Indore is going to host a National conference on pediatrics in second week of January. About 3,500 delegates and paediatric experts from across the world are expected to attend the five-day event.
The congregation will discuss various aspects concerning children health and plan for achieving Millennium Development Goal (MDG-IV) set by World Health Organization (WHO) for reducing infant mortality.
The recent Sample Registration Survey (SRS) conducted by Government of India shows that Madhya Pradesh tops in Infant Mortality Rate (IMR) in the country with 56 infant deaths in 1000 live births, which is much behind the national average of 42/1000 live births.
Organizing secretary of the PAEDICON-2014 Dr V P Goswami said, “Paediatric experts from across the world will share their experience, knowledge and skills in the event and we will come up with a policy document for child health and submit it to Government of India. We will discuss upon the past policies and retrospect on their implementations, setbacks”.
Infant mortality is calculated for the period of one year after birth of a child. Seventy per cent of IMR is neo-natal mortality (child’s death within one month of birth).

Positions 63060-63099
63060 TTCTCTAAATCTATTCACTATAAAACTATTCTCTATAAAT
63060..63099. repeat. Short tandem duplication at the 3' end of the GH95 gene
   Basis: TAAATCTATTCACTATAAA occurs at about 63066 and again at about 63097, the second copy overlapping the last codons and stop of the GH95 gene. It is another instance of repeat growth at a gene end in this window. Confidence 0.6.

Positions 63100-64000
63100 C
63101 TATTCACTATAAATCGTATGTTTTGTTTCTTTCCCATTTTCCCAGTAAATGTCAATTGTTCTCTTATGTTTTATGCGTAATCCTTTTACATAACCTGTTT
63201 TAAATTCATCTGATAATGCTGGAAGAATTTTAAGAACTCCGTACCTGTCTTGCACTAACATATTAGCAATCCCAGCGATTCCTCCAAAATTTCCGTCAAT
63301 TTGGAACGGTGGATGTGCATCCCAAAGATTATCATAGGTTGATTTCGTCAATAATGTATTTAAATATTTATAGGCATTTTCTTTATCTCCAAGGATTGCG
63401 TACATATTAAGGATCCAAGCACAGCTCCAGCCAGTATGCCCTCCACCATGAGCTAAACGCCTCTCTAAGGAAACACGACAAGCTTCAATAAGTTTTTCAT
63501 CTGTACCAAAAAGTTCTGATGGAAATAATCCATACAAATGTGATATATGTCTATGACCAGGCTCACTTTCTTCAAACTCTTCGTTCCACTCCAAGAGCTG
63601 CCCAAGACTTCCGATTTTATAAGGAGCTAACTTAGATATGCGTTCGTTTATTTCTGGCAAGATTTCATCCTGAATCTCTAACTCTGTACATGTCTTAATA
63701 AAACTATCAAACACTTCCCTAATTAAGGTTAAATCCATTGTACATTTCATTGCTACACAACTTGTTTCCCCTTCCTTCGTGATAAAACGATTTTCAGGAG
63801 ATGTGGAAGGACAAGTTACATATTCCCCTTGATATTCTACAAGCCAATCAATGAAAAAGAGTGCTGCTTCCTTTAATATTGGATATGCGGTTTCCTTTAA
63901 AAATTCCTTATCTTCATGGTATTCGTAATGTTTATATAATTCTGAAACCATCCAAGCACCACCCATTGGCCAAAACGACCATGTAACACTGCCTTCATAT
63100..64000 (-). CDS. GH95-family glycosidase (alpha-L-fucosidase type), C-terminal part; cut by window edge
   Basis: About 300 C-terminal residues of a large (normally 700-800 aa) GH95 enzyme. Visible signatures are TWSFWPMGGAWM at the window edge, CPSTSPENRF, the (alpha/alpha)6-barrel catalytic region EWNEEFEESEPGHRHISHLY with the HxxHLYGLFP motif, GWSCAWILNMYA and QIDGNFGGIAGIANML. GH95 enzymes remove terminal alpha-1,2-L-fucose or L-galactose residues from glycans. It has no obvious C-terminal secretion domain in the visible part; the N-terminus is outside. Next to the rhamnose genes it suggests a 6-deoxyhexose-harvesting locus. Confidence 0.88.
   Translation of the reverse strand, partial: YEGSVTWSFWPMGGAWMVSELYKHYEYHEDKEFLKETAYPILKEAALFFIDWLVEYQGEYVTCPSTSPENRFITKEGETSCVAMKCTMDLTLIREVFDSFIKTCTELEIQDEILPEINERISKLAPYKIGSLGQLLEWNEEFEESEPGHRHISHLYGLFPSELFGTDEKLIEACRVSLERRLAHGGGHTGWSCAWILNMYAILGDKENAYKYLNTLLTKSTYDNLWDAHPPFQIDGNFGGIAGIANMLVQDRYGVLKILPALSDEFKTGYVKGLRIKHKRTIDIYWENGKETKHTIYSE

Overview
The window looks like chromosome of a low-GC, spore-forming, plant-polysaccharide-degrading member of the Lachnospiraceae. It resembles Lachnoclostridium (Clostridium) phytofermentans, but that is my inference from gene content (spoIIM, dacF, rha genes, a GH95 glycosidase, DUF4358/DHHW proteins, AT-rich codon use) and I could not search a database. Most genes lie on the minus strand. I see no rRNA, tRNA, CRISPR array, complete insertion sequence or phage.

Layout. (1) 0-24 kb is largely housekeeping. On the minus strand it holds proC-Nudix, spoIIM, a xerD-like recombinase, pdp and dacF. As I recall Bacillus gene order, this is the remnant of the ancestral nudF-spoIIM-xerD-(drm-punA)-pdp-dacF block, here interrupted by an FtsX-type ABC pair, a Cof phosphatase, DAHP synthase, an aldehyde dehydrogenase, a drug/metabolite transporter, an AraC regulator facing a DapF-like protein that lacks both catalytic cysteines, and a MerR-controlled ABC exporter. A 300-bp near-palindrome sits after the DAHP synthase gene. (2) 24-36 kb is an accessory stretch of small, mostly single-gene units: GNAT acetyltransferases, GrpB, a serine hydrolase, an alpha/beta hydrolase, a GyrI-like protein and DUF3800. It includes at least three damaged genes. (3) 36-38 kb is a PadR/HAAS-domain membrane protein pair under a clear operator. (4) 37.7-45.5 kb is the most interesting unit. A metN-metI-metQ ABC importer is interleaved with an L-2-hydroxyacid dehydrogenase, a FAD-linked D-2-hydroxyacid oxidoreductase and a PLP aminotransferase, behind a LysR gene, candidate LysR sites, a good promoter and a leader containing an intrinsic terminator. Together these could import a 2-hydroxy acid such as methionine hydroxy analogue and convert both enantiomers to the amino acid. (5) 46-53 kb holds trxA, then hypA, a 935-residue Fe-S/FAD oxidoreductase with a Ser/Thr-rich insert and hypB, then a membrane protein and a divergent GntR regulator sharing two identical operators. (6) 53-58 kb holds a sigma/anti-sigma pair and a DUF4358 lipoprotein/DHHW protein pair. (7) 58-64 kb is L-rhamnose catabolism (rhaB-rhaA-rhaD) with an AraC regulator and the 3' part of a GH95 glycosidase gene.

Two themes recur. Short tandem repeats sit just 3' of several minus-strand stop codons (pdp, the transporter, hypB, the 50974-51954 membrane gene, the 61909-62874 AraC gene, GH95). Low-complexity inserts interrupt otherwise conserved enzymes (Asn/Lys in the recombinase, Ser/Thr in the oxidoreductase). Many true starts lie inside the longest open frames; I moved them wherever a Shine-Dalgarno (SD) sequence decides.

“Infection is major cause of an infant’s death, thereafter hypoglycemia, hypothermia and hyper-hypoxia contributes to neo-natal mortality,” said Dr Sharad Thora, chairman of the conference.
A healthy child’s growth is directly connected to prosperity of the nation, said Dr Thora.
Dr Goswami said, “Children today are developing dreadful diseases like diabetes, cancer and arthritis. This is a serious concern for our Indore too; such cases are on rise here.” Evaluation of neo-natal reconciliation program (NRP) will also be done during the meet. The summit will discuss rarest cases, new diagnosis tools, advanced technology in the field of paediatrics.
Delegates from countries like Pakistan, Australia, Belgium, Malaysia, Bangladesh and many other nations are expected to come for the meet and share their country experience in the field of child health.